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Title: Integrated care pathways for acute stroke : an evaluation of their effects using multiple approaches
Author: Kwan, Joseph Shiu Kwong
Awarding Body: University of Edinburgh
Current Institution: University of Edinburgh
Date of Award: 2003
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Methods and results: I sought to evaluate the effects of ICPs for acute stroke using four approaches: 1) Assessment of the evidence from previous studies of ICPs for non-stroke conditions: I performed a review of the recent literature and found that there were a large number of randomised and non-randomised studies of ICPs for non-stroke conditions. Positive, neutral and negative findings have been reported. 2) Assessment of the evidence from previous studies of ICPs for acute stroke: I performed a Cochrane systematic review and found three randomised trials and seven non-randomised studies. There were substantial heterogeneity between the studies and most of the evidence came from non-randomised studies. I found that ICP care may significantly improve the process of care and reduce in-hospital complications, but patient satisfaction and quality of life may be lower. 3) Undertaking of a non-randomised study of the ICP introduced for acute stroke at the Western General Hospital (WGH): I performed a before-and-after study (total of 351 patients) to assess the effects of introducing an ICP in a stroke unit. I found that, after its introduction, there were significant improvements in the quality of documentation and certain aspects of patient care, and the risk of urinary tract infection was reduced. However, there was no significant difference in death or discharge destination. I also assessed in the process of care and outcomes between stroke unit care after the introduction of the ICP and general medical ward care (total of 285 patients). The results were consistent with those of the before-and-after study. 4) Undertaking of a questionnaire survey to assess the experience of the stroke unit staff regarding the use of the ICP for acute stroke at the WGH: I found that, when the ICP was first introduced, the staff expected the ICP to improve the process and quality of care, communication and the general working environment. I repeated the survey at seven months after its introduction and found that, although certain aspects of care were felt to have improved, many of the staff’s expectations were not realised.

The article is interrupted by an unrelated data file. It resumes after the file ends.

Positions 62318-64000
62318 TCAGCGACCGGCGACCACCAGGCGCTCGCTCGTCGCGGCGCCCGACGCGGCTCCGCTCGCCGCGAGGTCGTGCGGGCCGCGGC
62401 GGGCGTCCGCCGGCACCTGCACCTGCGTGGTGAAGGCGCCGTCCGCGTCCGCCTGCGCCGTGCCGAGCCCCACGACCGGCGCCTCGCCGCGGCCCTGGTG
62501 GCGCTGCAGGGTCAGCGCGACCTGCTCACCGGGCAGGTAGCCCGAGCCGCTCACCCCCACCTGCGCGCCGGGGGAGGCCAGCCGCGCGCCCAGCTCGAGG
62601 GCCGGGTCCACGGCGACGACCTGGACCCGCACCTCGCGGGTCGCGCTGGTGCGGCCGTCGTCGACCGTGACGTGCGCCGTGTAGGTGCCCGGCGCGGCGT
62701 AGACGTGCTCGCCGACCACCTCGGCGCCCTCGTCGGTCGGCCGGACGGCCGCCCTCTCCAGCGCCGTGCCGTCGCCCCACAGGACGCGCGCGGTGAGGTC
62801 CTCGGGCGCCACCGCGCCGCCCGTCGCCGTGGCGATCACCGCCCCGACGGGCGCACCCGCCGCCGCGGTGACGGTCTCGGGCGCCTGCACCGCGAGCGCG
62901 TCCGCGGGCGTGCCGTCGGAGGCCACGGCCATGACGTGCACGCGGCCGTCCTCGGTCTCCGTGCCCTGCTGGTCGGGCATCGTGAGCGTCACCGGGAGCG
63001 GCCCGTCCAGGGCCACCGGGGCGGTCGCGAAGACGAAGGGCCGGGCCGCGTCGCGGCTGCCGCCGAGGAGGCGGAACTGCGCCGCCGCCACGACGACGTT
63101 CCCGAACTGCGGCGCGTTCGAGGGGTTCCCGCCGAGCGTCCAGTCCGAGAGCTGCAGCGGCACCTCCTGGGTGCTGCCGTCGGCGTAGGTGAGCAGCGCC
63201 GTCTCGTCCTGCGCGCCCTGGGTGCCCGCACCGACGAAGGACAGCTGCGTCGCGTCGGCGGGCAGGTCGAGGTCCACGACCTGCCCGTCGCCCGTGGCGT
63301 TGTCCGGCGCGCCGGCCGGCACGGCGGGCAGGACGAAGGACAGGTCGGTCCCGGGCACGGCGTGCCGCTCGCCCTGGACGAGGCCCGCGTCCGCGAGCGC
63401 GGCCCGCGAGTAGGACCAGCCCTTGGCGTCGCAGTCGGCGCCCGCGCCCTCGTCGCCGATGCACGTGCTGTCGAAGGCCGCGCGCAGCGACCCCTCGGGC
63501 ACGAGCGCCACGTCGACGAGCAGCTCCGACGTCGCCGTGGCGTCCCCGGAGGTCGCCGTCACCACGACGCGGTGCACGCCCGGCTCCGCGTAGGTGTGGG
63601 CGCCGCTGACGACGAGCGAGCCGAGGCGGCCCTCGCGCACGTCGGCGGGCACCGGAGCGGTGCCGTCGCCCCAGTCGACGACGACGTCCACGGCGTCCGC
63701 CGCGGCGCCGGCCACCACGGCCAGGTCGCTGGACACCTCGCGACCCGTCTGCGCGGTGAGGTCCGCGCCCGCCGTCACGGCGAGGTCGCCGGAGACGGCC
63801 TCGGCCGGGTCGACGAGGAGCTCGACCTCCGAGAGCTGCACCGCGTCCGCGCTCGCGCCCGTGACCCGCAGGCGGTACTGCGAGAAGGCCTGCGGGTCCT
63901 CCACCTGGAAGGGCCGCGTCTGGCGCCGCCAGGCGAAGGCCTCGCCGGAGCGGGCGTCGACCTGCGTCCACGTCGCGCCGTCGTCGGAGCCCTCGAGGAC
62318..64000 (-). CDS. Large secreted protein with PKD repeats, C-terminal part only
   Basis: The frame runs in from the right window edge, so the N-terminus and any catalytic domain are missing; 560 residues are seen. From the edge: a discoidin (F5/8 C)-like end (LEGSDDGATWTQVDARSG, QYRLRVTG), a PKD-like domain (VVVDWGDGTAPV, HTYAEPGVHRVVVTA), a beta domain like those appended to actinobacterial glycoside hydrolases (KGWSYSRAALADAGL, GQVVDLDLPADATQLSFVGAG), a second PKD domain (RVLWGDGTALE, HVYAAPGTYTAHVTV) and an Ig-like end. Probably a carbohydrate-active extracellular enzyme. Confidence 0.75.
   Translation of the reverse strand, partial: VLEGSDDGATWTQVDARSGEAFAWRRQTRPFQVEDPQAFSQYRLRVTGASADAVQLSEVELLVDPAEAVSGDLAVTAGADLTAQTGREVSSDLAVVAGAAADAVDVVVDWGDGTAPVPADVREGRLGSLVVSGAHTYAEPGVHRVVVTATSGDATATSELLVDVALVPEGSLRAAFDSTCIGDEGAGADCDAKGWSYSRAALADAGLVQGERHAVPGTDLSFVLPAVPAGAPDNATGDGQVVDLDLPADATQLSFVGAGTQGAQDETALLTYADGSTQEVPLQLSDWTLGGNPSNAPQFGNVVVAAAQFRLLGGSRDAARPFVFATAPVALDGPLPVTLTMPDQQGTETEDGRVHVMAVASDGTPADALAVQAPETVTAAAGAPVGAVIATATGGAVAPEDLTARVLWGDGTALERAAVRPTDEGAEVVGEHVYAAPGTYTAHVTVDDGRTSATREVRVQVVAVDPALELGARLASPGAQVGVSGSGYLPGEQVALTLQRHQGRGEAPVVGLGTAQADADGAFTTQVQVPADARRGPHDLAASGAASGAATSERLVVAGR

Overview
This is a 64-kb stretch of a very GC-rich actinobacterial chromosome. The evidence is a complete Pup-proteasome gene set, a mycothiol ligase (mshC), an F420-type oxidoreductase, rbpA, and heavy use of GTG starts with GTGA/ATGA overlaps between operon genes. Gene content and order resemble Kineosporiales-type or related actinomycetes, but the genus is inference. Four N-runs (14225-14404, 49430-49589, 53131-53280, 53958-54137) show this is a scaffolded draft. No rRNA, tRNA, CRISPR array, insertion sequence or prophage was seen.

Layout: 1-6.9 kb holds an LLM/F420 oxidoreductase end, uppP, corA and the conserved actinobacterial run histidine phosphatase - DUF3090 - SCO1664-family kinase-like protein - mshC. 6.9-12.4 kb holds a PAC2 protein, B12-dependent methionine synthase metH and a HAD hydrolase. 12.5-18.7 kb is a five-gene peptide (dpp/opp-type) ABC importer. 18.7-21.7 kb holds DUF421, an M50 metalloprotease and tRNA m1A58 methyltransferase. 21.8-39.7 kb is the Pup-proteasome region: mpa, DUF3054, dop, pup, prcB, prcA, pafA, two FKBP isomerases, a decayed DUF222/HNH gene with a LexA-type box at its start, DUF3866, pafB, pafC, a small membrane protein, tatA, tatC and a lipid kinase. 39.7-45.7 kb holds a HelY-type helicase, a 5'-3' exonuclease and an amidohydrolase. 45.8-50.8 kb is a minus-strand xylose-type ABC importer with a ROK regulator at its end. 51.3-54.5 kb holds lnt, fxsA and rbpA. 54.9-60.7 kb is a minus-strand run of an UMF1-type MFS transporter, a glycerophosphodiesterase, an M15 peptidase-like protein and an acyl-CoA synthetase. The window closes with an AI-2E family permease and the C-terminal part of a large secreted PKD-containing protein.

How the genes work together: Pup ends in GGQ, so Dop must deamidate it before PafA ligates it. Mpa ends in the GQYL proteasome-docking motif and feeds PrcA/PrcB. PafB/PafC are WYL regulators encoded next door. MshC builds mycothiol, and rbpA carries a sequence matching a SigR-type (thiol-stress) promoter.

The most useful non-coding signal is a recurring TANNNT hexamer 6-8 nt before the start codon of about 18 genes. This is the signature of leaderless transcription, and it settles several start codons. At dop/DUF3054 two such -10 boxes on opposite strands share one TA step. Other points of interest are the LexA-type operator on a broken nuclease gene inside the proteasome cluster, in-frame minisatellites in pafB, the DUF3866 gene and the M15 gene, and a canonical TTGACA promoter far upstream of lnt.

Supervisor: Not available Sponsor: Not available
Qualification Name: Thesis (M.D.) Qualification Level: Doctoral
EThOS ID:  DOI: Not available